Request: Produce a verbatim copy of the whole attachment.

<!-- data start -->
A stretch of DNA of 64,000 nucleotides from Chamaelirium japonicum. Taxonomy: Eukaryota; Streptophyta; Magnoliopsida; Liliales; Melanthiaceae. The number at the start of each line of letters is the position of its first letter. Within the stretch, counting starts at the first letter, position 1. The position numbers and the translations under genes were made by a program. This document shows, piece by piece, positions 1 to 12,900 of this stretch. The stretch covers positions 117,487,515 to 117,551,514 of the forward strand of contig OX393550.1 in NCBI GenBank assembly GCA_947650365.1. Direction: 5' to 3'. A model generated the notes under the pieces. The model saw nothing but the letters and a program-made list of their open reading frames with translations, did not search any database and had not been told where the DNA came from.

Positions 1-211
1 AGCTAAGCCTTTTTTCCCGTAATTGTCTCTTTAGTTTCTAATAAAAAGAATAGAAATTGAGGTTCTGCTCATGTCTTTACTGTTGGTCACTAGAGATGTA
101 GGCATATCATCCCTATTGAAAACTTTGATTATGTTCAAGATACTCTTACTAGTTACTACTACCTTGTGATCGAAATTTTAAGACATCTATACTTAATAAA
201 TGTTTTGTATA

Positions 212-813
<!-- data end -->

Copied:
A stretch of DNA of 64,000 nucleotides from Chamaelirium japonicum. Taxonomy: Eukaryota; Streptophyta; Magnoliopsida; Liliales; Melanthiaceae. The number at the start of each line of letters is the position of its first letter. Within the stretch, counting starts at the first letter, position 1. The position numbers and the translations under genes were made by a program. This document shows, piece by piece, positions 1 to 12,900 of this stretch. The stretch covers positions 117,487,515 to 117,551,514 of the forward strand of contig OX393550.1 in NCBI GenBank assembly GCA_947650365.1. Direction: 5' to 3'. A model generated the notes under the pieces. The model saw nothing but the letters and a program-made list of their open reading frames with translations, did not search any database and had not been told where the DNA came from.

Positions 1-211
1 AGCTAAGCCTTTTTTCCCGTAATTGTCTCTTTAGTTTCTAATAAAAAGAATAGAAATTGAGGTTCTGCTCATGTCTTTACTGTTGGTCACTAGAGATGTA
101 GGCATATCATCCCTATTGAAAACTTTGATTATGTTCAAGATACTCTTACTAGTTACTACTACCTTGTGATCGAAATTTTAAGACATCTATACTTAATAAA
201 TGTTTTGTATA

Positions 212-813